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Lecture 10

SOCA01H3 Lecture Notes - Lecture 10: Bourgeoisie, Iqvia


Department
Sociology
Course Code
SOCA01H3
Professor
Francisco Villegas
Lecture
10

Page:
of 6
Introduction to Sociology
Week 10; November 12th 2014
Stratification
“Social stratification refers to the way in which society is organized in layers or
strata” (p. 186).
How do we develop a society of haves and have-nots?
Do we live in a meritocratic society?
Are the rags to riches discourse prevalent?
Work and wealth
“It is possible to be rich without working hard, because a person can inherit
wealth
People can work hard without becoming rich
Something about the structure of society causes inequality” (p. 186)
The Canadian context
Relative prosperity
o“Canadian families earned almost $79,000 [yearly] on average, which,
adjusting for inflation is more than two-and-a-half times what they earned
in the early 1950s” (p. 187)
However, this prosperity has not been shared equally and some
have not experienced it.
Measuring national economic incomes
Quintiles
oDivide the population into five equal groups according to income earned
oAdd up how much each quintile has earned
oAdd up how much money has been gained in total
oCalculate how much of total amount has been earned by each quintile
oAnalyze findings and examine patterns
“For 2008, the most recent year for which data are available, the
lowest quintile of families received 6.1percent of market income,
while the top quintile received 43.4%” (p. 189)
Top quintile earned more than bottom three quintiles
combined
Top 20% earners gained more income than 60% of
population combined. (Think about it in relation to grades)
Top 20% earners gained nearly half of all national income
Income inequality –same old song
Little change has happened since 1951.
oThis can be read in two ways:
Less inequality than experienced in other places
Why hold ourselves to lower standards?
oWe have yet to achieve a more equitable society even in the face of clear
data displaying it
While the notion of the welfare state has been a Canadian staple it has not
provided a fair playground and it has seen significant erosion
oCutbacks on numerous social services including social housing, schooling,
health, etc.
oTaxes have not proven sufficient, particularly as not all taxes are
progressive.
Why are people rich or poor?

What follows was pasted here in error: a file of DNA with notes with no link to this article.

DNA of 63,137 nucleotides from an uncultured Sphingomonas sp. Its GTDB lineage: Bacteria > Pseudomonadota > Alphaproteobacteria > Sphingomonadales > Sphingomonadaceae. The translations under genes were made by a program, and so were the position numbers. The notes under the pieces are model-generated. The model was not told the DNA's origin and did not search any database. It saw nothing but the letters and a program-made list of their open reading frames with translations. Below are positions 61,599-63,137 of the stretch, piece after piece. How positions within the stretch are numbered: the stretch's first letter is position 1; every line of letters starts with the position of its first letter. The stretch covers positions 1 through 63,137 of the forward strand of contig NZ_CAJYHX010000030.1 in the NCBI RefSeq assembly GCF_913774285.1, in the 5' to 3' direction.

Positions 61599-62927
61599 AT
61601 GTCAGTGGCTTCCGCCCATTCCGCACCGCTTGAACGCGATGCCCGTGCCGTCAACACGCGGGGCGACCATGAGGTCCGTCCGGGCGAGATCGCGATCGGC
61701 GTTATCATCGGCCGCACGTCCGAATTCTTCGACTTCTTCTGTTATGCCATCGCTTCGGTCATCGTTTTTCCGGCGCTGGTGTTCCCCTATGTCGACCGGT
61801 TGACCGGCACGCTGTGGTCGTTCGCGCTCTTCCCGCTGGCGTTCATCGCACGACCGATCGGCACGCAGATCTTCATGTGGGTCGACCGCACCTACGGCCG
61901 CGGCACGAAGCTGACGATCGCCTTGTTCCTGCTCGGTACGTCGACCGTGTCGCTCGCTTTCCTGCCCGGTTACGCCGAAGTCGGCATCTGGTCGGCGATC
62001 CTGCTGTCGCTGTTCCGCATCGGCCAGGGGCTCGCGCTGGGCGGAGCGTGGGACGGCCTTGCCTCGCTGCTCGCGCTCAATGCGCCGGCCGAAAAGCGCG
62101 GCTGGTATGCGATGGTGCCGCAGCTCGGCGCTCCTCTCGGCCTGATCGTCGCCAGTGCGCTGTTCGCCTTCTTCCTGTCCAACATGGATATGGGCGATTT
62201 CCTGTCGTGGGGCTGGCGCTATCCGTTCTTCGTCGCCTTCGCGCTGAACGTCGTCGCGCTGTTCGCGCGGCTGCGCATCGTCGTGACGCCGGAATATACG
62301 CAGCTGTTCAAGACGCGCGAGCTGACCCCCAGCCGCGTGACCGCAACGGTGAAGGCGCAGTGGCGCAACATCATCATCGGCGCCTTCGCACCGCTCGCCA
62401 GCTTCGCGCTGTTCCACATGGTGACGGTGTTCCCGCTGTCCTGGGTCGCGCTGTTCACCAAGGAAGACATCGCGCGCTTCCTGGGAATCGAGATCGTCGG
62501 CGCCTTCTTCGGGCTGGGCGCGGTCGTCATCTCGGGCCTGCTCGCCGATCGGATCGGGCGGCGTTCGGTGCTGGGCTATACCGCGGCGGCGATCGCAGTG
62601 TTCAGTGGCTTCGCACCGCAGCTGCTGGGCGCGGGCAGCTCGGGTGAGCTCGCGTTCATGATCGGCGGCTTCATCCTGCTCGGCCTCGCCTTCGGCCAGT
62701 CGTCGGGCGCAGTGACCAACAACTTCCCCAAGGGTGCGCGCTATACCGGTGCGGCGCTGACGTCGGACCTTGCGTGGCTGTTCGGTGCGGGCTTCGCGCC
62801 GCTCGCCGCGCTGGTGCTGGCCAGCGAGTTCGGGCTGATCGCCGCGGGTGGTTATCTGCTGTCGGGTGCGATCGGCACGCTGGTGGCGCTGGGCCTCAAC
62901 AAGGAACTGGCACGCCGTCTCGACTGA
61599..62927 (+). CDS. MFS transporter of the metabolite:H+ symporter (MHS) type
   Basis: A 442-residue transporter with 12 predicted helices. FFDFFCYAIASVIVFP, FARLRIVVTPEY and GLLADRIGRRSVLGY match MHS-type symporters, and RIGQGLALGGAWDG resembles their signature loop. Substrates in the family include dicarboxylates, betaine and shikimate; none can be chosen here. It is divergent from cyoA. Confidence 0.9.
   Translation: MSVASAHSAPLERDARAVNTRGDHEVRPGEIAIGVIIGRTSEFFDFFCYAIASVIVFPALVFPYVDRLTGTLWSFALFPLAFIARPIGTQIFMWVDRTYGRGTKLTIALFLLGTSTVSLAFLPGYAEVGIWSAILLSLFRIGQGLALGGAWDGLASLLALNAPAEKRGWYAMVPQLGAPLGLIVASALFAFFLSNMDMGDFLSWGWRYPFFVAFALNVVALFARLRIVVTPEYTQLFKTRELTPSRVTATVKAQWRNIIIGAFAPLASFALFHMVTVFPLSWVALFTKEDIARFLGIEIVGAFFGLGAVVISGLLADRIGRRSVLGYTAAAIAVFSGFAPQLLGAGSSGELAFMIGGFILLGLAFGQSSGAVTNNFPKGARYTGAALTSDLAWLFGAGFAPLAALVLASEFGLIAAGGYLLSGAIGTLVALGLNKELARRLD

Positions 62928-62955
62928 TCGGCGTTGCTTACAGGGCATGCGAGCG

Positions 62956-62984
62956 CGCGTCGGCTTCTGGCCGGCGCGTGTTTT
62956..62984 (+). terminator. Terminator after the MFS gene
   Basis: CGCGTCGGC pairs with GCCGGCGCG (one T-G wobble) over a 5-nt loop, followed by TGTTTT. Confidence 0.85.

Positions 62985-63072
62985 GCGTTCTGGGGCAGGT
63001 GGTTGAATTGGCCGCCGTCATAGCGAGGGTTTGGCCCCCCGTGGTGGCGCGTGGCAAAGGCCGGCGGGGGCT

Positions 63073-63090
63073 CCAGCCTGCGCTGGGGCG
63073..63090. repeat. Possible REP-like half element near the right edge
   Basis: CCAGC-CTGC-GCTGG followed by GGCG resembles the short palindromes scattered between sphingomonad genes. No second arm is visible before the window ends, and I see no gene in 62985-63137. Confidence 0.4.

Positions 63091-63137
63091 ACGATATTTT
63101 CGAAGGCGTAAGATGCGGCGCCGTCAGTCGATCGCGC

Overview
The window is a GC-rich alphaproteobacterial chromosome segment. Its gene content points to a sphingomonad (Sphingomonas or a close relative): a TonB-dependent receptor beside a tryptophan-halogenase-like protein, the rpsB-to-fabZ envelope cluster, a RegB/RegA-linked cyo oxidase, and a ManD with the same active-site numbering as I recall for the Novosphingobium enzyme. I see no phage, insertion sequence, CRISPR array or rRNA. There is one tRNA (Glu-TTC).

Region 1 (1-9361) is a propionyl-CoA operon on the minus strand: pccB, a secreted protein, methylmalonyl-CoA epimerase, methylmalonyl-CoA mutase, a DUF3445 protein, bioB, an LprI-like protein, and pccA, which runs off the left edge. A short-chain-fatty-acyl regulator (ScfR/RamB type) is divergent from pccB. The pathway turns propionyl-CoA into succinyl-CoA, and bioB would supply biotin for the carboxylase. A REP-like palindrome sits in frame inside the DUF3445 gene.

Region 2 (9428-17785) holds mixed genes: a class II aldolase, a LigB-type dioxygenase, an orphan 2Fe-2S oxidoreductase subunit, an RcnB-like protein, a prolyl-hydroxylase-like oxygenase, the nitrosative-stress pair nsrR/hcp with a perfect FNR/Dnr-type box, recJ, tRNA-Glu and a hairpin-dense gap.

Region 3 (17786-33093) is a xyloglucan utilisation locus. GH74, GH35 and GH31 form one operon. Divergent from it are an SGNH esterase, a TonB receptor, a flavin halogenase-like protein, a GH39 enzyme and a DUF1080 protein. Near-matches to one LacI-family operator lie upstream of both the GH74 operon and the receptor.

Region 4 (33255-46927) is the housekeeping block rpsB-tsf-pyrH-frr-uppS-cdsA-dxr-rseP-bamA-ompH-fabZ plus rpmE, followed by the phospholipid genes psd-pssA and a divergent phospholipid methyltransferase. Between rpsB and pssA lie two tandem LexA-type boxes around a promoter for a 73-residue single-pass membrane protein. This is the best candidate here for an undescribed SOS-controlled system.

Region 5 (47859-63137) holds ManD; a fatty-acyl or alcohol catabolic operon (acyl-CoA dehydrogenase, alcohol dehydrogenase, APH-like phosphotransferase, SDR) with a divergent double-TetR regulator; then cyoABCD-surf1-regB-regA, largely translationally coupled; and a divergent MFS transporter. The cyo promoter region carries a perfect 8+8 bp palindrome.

Type of jobs
oGood jobs
Secure employment
Good wages
Safety
Precarious employment
oInsecure/casual
oLow wages
oUnsafe environments
oLimited possibilities
Additional explanations
Effort
oIf at first you don’t succeed…
Years of dedication are necessary to become proficient at anything
However, there must also be necessary infrastructure in place
already to facilitate practice
Effort alone does not result in high income
oHuman capital: “the sum of useful skills and
knowledge that an individual possesses” (p. 191)
Training and schooling
“Jobs requiring advanced skills are
increasingly numerous in Canada.
Better-educated workers are more
skilled and productive in these jobs
because they have invested in
acquiring the skills essential to our
economy
Is this always the case? We live in a
credentialist society that requires
proof of training, often through a
schooling institution. Need a degree
to be the assistants assistant
Social capital
“Refers to the networks or connections that individuals possess” (p. 192)
o“It’s all about who you know”
Not always, but it certainly helps
“Knowing the right people, and having strong links to them, helps
in finding opportunities and taking advantage of them” (p. 192)
Cultural capital
“The stock of knowledge, tastes, and habits that legitimate the maintenance of
status and power” (p. 192)
oKnowledge of the relative values of “high class” culture
Can include knowledge of the ballet, wines, cheeses, art, classical
music, etc.
Gaining capital
Social and cultural capital is often learned in informal social situations (family
gatherings, parties, etc.) and not in school
oHave you taken a class on which fork to use with your salad?
“What the concepts of social and cultural capital also have in
common is the idea that families higher in the social hierarchy
enjoy more capital of all types”
These types of capital carry important consequences in
people’s lives
Who gets the job interview etc.
Income does not mean wealth
Income as the measure of how much you make per year
Wealth as a measure of your relative economic worth that includes your
possessions
oMost wealthy people inherited their wealth and may not have high
incomes
o“Bottom 40 percent of families owns almost no assets. In fact, the bottom
20 percent owe more than they own” (p. 192)
Greatest increase in wealth in last twenty years is attributed to the
top 20% wealthiest individuals
Inequities shown in graph on pg. 183 would be greater if
they included “employer-sponsored pension plans, contents
of the home, collectibles and valuables, annuities, and
registered retirement income funds” (p. 183)
Wealth
Wealth inequality increasing rapidly in Canada
o“Only a modest correlation exists between income and wealth. Some
wealthy people have low annual incomes and some people with high
annual incomes have little accumulated wealth. As such, annual income
may not be the best measure of a persons wellbeing” (p. 194)
Income and poverty
Homelessness
oHas increased considerably
Poverty lacks an agreed definition
oWhy does a definition matter?
“Most definitions tend to be narrow, focusing primarily on
income” (p. 194)
Agreement on ‘bare essentials depends on values and
judgments” (p. 194)